Bohun, Earls of Hereford
Richard de Meri b abt 1032, of Bohon, Normandy, d bef 1068. He md Billeheud abt 1052. She was b abt 1036.
Children of Richard de Meri and Billeheud were:
Child of Humphrey I de Bohun was:
Sir Humphrey II de Bohun [b], Constable of England, b abt 1079, of Bohon, Normandy and England, d abt 1129. He md Maud of Salisbury abt 1097, daughter of Edward of Salisbury, Sheriff of Wiltshire. She was b abt 1084, of Wiltshire, England, d 1142.
Sir Humphrey III de Bohun [c], Constable of England, b 1109, d 6 Apr 1187. He md Margaret of Hereford abt 1137, daughter of Sir Miles Fitz Walter, Constable, Earl of Hereford, and Sibyl de Neufmarche.
Child of Humphrey IV de Bohun and Margaret de Huntingdon was:
Sir Henry de Bohun [e], Magna Carta Surety, Earl of Hereford, Constable of England, b 1176, d 1 Jun 1220. He md Maud Fitz Geoffrey de Mandeville abt 1197, Essex, England, daughter of Sir Geoffrey Fitz Piers, Earl of Essex, and Beatrice de Say.
 Maud d'Eu abt 1225, France, daughter of Raoul I de Lusignan and Alice d'Eu.
Children of Humphrey V de Bohun and Maud d'Eu were:
Sir Humphrey VI de Bohun [g], Earl of Hereford and Essex, b abt 1228, prob Gloucestershire, England, d 27 Aug 1265, Beeston Castle, Chester, Cheshire, England. He md Eleanor de Braose abt 1245, Wales, daughter of Sir William de Braose, Lord of Abergavenny, and Eva Marshal.
Sir Humphrey VII de Bohun [h], Earl of Hereford and Essex, b abt 1246, of Herefordshire, England, d 31 Dec 1298, Pleshey, Essex, England. He md Maud de Fiennes 1275, daughter of Enguerrand/Ingelram II de Fiennes, Baron Tingry, and Daughter de Conde.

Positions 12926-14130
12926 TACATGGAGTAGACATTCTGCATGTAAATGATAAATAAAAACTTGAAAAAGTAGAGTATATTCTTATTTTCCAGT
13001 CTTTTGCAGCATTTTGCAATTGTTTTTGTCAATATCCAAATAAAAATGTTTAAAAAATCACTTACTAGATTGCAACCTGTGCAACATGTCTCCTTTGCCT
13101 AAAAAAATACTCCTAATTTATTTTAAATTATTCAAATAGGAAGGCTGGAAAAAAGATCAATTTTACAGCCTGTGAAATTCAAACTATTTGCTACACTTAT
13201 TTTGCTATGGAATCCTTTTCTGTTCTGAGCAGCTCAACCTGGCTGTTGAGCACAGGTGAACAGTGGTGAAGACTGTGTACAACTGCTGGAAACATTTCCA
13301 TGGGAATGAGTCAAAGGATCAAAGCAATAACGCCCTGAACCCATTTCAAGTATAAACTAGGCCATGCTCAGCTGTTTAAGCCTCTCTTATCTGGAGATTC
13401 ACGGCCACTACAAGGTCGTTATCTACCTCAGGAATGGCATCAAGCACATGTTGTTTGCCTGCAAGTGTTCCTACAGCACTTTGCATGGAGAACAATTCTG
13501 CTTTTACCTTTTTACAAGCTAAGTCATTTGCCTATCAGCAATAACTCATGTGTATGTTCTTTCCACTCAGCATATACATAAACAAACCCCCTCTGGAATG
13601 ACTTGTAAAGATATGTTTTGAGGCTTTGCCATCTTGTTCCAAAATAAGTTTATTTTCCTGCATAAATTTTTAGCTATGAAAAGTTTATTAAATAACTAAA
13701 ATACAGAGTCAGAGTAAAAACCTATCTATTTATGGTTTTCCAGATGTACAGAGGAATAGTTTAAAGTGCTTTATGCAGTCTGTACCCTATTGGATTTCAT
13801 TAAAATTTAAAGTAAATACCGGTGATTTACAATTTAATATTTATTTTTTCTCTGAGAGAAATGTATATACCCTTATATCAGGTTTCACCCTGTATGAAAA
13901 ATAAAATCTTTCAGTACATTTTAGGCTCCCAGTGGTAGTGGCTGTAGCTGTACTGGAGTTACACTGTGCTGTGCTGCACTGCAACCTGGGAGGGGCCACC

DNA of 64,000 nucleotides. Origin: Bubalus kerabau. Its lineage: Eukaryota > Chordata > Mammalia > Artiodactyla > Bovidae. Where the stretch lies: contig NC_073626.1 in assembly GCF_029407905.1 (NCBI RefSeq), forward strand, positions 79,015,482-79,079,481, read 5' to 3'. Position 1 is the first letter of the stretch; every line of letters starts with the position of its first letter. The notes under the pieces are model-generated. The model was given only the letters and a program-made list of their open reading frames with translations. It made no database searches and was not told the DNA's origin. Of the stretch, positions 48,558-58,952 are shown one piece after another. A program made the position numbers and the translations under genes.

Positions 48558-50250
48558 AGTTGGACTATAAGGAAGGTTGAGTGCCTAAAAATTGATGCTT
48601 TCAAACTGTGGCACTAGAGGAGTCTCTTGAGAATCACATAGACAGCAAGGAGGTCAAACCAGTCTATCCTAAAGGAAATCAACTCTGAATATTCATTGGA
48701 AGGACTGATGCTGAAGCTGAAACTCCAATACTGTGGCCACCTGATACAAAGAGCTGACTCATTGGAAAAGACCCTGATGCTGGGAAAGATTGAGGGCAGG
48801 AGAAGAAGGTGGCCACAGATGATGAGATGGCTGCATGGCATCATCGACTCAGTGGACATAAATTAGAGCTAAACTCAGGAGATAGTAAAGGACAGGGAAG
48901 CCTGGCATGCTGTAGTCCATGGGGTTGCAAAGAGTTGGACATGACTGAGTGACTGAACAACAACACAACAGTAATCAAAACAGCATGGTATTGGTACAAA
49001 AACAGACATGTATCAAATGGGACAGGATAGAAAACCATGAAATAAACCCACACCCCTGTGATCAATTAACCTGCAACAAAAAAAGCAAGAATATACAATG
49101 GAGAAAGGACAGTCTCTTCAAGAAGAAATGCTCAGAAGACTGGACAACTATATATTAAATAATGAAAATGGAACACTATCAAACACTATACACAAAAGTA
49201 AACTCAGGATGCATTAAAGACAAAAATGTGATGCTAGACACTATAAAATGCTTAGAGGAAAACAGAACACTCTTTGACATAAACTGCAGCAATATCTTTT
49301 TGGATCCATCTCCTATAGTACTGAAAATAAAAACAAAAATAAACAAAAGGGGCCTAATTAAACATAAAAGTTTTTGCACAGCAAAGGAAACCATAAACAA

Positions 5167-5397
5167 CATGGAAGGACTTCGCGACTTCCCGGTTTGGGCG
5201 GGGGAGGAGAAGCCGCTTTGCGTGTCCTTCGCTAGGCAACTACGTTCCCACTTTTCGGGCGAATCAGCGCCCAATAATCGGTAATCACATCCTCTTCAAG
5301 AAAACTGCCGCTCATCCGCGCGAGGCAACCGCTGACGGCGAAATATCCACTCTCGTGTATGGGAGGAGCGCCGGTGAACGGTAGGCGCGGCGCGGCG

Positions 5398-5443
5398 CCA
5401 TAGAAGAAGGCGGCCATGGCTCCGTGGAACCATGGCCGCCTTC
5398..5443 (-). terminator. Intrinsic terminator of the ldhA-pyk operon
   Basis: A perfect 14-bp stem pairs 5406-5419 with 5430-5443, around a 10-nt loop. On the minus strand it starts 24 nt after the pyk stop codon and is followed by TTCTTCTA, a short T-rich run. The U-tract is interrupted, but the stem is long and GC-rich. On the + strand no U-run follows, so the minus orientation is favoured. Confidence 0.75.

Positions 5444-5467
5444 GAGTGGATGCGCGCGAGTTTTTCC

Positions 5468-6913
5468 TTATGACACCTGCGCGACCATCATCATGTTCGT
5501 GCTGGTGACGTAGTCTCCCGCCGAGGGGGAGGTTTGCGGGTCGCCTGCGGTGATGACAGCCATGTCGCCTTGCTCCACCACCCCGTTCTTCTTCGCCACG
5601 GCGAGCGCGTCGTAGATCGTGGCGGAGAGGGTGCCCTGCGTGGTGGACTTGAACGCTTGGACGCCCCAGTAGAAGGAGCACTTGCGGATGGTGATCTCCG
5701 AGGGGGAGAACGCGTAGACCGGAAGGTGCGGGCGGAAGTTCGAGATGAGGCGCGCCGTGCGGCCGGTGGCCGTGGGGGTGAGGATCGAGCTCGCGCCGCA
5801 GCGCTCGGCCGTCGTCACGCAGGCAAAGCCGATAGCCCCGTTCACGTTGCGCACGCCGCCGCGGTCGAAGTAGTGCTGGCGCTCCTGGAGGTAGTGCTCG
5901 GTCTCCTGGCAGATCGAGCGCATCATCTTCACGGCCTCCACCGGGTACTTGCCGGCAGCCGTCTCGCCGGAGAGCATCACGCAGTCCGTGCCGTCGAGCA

Sir Humphrey VIII de Bohun [i], Earl of Hereford and Essex, Constable of England, b 1276, Pleshey, Essex, England, d 12 Mar 1321/22, battle of Boroughbridge, Yorkshire, England. He md Elizabeth Plantagenet 14 Nov 1302, daughter of Edward I Plantagenet, King of England, and Eleanor of Castile.
Children of William de Bohun and Elizabeth de Badlesmere were:
Child of Humphrey V de Bohun and Maud de Avenbury was:
a. He evidently married three times, but the names of his wives have never been discovered.
b. Documents signed by him reveal that he was in England 1103-1109, in Avranches 1113, Rouen in 1119, back in England in 1121, in Rouen again in 1125, and in England 1128. Through the dowry of his wife, Maud, he held estates in Wiltshire, as well as the barony of Trowbridge. He and Maud are stated to have had two children, Humphrey, his successor, and a daughter, Maud.
c. Steward (dapifer) to Henry I, he witnessed that King's charter to Bec Abbey in 1131, as well as King Stephen's Charter of Liberties in 1136. Later, as a follower of the Empress, he had a charter of confirmation from her, ca 1144-46, of all the lands he held at the death of Henry I.
d. Hereditary Constable of England, he married Margaret, the sister of William the Lion, King of Scotland.
e. Hereditary Constable of England, and nephew of William the Lion, King of Scotland, he inherited, through his grandmother, Margaret (daughter of Miles Fitz Walter), the principal estates of the former earls, and was created 28 Apr 1200 by charter, Earl of Hereford. In late 1200 he was sent, with several others, to conduct his aforesaid uncle, William, from Scotland, to do homage before King John at Lincoln. In siding with the Barons, he was elected one of the 25 sureties of the Great Charter in 1215, and was among those excommunicated by the Pope. After King John's death, he adhered to the party of Louis of France, and fought at the battle of Lincoln, where, on 20 May 1217, he was taken prisoner. In 1220, he appears to have started on a pilgrimage to the Holy Land, but whether this actually took place is not known, and he died in June of that same year. His widow, Countess Maud, sister of William de Mandeville, the Earl of Essex, and daughter of Geoffrey Fitz Piers, married secondly, Roger de Dauntesey. Upon her brother's death she became, suo jure, Countess of Essex, in 1266/67. They were later divorced, when Maud took livery of her inheritance, but upon revocation of the sentence of divorce, Roger had livery of her lands in July 1236.